Uckfield will be required to take 1,000 new homes, if a planning “blueprint” is adopted.
Wealden District Council says the town and its immediate environment should see “significant” growth.
A report to councillors explains why such house-building is necessary.
“Uckfield has provided through its Masterplan an ambition to regenerate and change.
“Its location, younger demographic and housing land and employment prospects provides opportunities for growth and to meet local and wider housing needs.
“It has a significant function in providing services to a wide rural area, including Heathfield, and strengthening of that role could help social and environmental aspirations of reducing reliance on the private motor vehicle.
“The need to provide for local road network infrastructure also contributes to the need for the provision of significant growth of 1000 dwellings in and around the settlement of Uckfield,” the report states.
The report also looks at where people will find work and notes that land previously allocated for business parks remains undeveloped, including one on the outskirts of Uckfield.
“Both Ashdown Business Park, near Maresfield, and Hackhurst Lane at Lower Dicker are considered viable and both sites now have planning consent, however if delivery has not commenced by 2020 the strategy will need to be re-considered in order to deliver any shortfall,” the report states.
The whole report will be discussed at a meeting of Wealden Council’s Local Development Framework Sub Committee on Tuesday, October 19.
Across the whole district the strategy envisages an average of 400 new houses being built in each year of the plan – 2012 to 2030.
Developers will have to pay a “roof tax” on the new homes they build and this money will be used for new infrastructure.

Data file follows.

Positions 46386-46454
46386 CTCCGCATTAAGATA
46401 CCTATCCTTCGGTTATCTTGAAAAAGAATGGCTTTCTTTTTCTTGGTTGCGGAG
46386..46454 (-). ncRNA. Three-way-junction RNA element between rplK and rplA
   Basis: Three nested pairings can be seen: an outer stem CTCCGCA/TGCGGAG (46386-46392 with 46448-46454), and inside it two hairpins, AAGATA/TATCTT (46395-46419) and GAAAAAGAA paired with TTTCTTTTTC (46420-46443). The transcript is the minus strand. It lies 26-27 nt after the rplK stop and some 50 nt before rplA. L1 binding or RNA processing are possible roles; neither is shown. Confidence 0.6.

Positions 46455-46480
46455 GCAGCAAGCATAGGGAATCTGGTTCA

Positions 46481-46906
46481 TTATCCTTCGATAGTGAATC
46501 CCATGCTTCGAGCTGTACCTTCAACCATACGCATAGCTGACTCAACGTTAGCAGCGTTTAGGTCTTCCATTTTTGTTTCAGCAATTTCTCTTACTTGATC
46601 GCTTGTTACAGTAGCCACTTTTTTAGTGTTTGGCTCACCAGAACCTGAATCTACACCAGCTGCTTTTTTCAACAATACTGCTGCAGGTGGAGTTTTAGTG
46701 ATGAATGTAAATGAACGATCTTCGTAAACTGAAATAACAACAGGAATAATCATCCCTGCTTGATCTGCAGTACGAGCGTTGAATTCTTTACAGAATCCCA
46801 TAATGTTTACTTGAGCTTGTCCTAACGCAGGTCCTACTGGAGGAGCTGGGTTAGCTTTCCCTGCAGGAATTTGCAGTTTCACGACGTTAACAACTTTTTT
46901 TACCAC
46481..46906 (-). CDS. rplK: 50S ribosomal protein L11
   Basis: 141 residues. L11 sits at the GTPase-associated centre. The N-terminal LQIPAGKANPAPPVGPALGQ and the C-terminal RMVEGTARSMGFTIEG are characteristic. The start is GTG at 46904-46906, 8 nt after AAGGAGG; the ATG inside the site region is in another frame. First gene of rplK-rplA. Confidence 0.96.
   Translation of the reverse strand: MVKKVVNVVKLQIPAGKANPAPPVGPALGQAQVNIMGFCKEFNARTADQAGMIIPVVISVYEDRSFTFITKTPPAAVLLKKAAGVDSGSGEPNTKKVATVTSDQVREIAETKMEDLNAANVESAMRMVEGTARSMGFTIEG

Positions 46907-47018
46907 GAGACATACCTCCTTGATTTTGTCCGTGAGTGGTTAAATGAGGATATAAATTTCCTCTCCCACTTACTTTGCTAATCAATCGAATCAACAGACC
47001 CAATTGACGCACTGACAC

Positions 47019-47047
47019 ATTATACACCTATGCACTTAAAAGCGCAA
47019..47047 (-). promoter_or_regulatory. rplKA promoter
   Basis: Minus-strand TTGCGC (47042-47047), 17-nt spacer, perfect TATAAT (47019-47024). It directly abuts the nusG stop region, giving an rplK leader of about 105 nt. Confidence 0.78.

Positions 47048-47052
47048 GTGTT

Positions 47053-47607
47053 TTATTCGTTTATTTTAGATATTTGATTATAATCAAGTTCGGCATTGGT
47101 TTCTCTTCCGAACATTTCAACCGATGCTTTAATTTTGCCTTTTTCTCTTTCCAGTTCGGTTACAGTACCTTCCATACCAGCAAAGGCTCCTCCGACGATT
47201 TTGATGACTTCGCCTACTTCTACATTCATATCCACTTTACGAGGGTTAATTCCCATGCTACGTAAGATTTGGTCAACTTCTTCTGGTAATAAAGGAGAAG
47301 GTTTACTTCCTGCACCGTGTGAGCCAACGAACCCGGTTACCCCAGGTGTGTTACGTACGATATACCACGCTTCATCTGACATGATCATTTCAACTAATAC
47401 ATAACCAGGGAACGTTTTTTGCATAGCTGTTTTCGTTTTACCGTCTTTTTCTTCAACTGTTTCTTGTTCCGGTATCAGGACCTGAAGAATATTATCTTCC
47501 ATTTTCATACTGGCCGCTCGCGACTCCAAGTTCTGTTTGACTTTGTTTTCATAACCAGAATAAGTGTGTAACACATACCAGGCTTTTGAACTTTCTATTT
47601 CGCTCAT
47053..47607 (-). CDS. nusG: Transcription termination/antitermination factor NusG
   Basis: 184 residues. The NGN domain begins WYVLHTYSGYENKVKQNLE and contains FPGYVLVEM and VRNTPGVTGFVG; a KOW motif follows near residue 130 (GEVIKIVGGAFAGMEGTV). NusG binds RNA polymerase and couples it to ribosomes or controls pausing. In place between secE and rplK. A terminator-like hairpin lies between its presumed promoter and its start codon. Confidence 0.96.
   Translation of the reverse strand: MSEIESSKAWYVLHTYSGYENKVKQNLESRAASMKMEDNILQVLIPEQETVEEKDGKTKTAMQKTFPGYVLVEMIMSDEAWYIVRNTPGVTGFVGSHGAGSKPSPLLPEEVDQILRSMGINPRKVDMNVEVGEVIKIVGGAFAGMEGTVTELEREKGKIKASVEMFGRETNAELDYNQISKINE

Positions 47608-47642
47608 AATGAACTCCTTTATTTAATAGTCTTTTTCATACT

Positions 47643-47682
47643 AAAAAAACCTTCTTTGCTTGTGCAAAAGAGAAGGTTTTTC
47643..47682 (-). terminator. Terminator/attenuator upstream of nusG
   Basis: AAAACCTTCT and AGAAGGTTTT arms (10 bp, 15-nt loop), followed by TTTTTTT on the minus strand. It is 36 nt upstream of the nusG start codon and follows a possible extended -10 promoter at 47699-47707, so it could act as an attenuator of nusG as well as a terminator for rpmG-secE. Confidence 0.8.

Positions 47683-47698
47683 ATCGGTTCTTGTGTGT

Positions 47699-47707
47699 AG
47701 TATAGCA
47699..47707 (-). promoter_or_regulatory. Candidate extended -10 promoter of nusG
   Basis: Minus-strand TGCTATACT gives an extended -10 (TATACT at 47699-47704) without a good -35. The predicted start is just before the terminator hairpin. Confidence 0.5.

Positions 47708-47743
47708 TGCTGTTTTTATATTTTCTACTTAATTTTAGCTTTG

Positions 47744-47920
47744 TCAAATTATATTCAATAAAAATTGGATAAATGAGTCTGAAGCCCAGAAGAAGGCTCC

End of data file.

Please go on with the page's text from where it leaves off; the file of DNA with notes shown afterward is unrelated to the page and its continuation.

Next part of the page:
However, councillors are warned the infrastructure may not come until after the developments are started and may not be complete until they are occupied.
“This is because whilst the signing of S106 agreements (a legal agreement which amounts to a “roof tax”) is necessary prior to the issuing of permission, the agreement itself generally requires monies to be paid over by the developer only once agreed trigger points or timescales are met and this often relates to completion or occupation of a specified number of dwellings.
“In addition, the ability of communities to accept relatively large growth in anything other than a measured way, is an important factor that has been reflected in our consultation responses,” the report notes.
Next week’s meeting is just another step in a long process that is not due to be completed until 2012.
Widespread consultation has already taken place. Now the “blueprint” has to go to other Wealden Council committees and is due to be considered by a meeting of all councillors on December 1.
It is expected that an “Examination in Public” will be held in the summer of next year. This amounts of a public inquiry into the plan.
The final strategy is due for adoption by Wealden Council in March 2012.
You can read the reports on the Wealden District Council website.
Key Diagram – See bottom left, pink area, site favoured for Uckfield’s 1000 homes.
Members of the public can attend the meeting on Tuesday. The agenda does not, however, show any provision for public speaking. It will be held at the council’s offices at Pine Grove, Crowborough.